Following on from their press release on Wednesday, Sony Ericsson invited the media this morning to a designated conference room at the Hard Rock Hotel for some play time with their newest Android device. We spent over an hour with the handset to get an idea of what to expect when it hits the market.
The reps there acknowledged the difficulties they had experienced with their previous Android handsets, and showed what appeared to be decisive commitment to putting those hold-ups behind them. Read More
It's been a very confusing ride trying to figure out the official version number of Honeycomb, what exactly Honeycomb will be, and what devices will get it. Thanks to CES 2011, though, we're finally getting some answers.
At first, we all assumed that Honeycomb would be Android 3.0. Then we saw some evidence suggesting the existence of a Android 2.4. After that, we got the official, final word on the matter: it's 3.0. Read More
Sony Ericsson has always had upgrade issues when it came to Android - with the X10, the X10 Mini, and the X10 Mini Pro just recently receiving the update to Éclair (2.1), the majority of Xperia users have been deprived of the numerous features available in Android 2.x. Recently, with leaks of the Playstation Phone (a.k.a. Xperia Play) and the Anzu (a.k.a. X12), it has been made clear that Sony is most likely coming with back with a storm of devices with up-to-date firmware and its usual competitive hardware. Read More
A few days after releasing the Android 2.3 SDK, Google officially pushed Gingerbread to the Android Open Source Project (AOSP). Shortly thereafter, developers (such as the CyanogenMod crew) immediately started working on their custom ROMs based on the AOSP code (e.g. CyanogenMod 7).
It has only been a few days since CyanogenMod released version 6.1.1, their most recent stable update, so it's still likely to be a few weeks before a stable release of CM 7 is available. Read More
The Nexus S may have just been released, and it may be running the latest version of Android - but Samsung and Google aren't holding back on software updates. Instead, the two have teamed up to release the first OTA update for the device, which contains "important bug fixes" as well as the latest version of Google Maps. Don't feel like waiting for the update to hit your device? The file is already available to download from Google's servers, so after this, you can simply flash it as you would any other ZIP file:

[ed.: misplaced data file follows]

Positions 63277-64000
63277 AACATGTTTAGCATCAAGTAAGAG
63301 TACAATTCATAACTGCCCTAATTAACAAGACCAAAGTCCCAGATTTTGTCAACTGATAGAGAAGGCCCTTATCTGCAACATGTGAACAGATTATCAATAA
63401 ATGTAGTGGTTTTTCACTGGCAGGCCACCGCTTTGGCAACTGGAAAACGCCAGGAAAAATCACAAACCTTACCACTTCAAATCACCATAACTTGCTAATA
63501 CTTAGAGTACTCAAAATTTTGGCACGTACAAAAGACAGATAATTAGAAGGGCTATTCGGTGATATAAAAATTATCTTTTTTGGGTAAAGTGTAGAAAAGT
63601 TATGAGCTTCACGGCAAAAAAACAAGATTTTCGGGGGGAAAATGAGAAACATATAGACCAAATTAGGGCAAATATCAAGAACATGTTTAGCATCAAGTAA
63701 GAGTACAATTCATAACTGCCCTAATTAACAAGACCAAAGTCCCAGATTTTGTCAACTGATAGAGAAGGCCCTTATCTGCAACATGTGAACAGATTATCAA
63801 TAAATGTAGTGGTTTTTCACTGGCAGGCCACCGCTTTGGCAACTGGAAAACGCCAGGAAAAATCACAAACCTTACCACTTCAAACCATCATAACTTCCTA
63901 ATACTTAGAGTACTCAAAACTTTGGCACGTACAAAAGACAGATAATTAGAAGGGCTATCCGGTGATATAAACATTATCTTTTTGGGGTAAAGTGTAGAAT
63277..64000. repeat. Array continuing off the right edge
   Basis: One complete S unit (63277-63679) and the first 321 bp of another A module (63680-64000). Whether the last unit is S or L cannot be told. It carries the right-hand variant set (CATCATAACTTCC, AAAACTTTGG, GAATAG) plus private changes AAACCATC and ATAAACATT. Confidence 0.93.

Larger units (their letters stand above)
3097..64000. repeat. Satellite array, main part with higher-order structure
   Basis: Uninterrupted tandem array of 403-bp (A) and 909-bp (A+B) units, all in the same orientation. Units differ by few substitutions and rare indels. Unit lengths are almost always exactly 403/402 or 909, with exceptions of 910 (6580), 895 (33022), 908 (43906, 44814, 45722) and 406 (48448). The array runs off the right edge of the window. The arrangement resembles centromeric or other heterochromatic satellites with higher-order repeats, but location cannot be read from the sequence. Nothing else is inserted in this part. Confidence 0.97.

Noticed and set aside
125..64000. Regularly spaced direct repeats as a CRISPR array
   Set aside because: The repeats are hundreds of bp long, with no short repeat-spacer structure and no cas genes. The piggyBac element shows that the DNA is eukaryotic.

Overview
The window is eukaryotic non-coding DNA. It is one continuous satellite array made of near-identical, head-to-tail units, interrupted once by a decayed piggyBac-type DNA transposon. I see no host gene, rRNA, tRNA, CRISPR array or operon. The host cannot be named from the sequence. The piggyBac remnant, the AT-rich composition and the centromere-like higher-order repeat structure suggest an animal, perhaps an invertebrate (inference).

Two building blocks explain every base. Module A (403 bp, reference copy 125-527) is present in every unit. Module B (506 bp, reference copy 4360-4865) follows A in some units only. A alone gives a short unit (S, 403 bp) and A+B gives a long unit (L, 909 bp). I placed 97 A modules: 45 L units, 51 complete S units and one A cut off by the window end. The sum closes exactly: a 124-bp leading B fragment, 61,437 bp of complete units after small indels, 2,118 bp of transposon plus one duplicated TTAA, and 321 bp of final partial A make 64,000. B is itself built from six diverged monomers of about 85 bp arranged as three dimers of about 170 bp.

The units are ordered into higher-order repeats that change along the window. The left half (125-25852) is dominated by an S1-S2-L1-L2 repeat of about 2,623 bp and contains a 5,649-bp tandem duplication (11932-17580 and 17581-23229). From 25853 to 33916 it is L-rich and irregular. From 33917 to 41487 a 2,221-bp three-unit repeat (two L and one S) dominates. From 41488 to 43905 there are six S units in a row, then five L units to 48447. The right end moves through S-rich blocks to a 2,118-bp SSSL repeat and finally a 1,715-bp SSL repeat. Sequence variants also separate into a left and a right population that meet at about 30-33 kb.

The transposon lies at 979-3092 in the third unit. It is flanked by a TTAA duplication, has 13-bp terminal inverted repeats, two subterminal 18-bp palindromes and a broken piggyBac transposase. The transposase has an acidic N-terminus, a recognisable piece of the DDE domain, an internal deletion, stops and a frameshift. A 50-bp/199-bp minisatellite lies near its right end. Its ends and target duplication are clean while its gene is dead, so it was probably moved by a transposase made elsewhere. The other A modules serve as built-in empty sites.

- After the file is downloaded, rename it to "update.zip".
As promised earlier this week, Notion Ink CEO Rohan Shravan took time out of his schedule to answer a number of questions from Android Police. What did we ask the creator of the Android world's most anticipated tablet device? A lot of the questions you, our readers, wanted answers to - as well as a few of our own. The interview, in its entirety, below.
Questions From Our Readers
AP: Many have speculated about Notion Ink's production capacity - can you tell us how many Pixel Qi units were sold on pre-order? Read More
As exciting as seeing the Gingerbread keyboard leak out was, the fact remained that users stuck on Android 2.1 or below couldn't join in on the fun, and the same went for users of non-rooted devices.
Fortunately, the Android community rests not, and the keyboard has been neatly packaged into an APK and posted for all to see. Thanks to XDA-Developers member hotaru, both Éclair-running and non-rooted handsets can now access Google's latest input method. Read More
Prepare your party gear and break out the keg, people: Google is officially starting the push of Gingerbread to AOSP (Android Open Source Project) as we speak. Jean-Baptiste Queru just announced that fact, saying he was going to begin pushing the code to the AOSP, and the process is expected to take a few hours.
What does that mean for you? ROMs built on AOSP code (such as CyanogenMod) will now have access to Gingerbread, so expect CyanogenMod for Gingerbread (CM7?) to start cooking shortly. Read More
The Nexus S isn't exactly a huge upgrade from Google's original Jesus phone (in fact, it could be considered a downgrade in some respects), but it does feature one potential selling point: Gingerbread. That said, there's no reason those of us with non-Nexus S phones should have to wait in order to enjoy the update's new features, as the leaked Gingerbread launcher and 2.3 keyboard have shown us.
Today, Android Central Forums member Upstreammiami tweaked the Nexus live wallpaper in Éclair and Froyo to make it nearly identical to the default wallpaper on the NS. Read More
With Android 2.3, users will have not only a slew of new features (I can't wait!), but also a fix to a security issue present in the previous versions of Android: TapJacking. TapJacking occurs when a malicious application displays a fake user interface that you can interact with, but actually secretly passes interaction events, such as finger taps, to a hidden user interface behind it. Using this technique, a devious developer could potentially trick a user into making purchases, clicking on ads, installing applications, or even wiping all of the data from the phone. Read More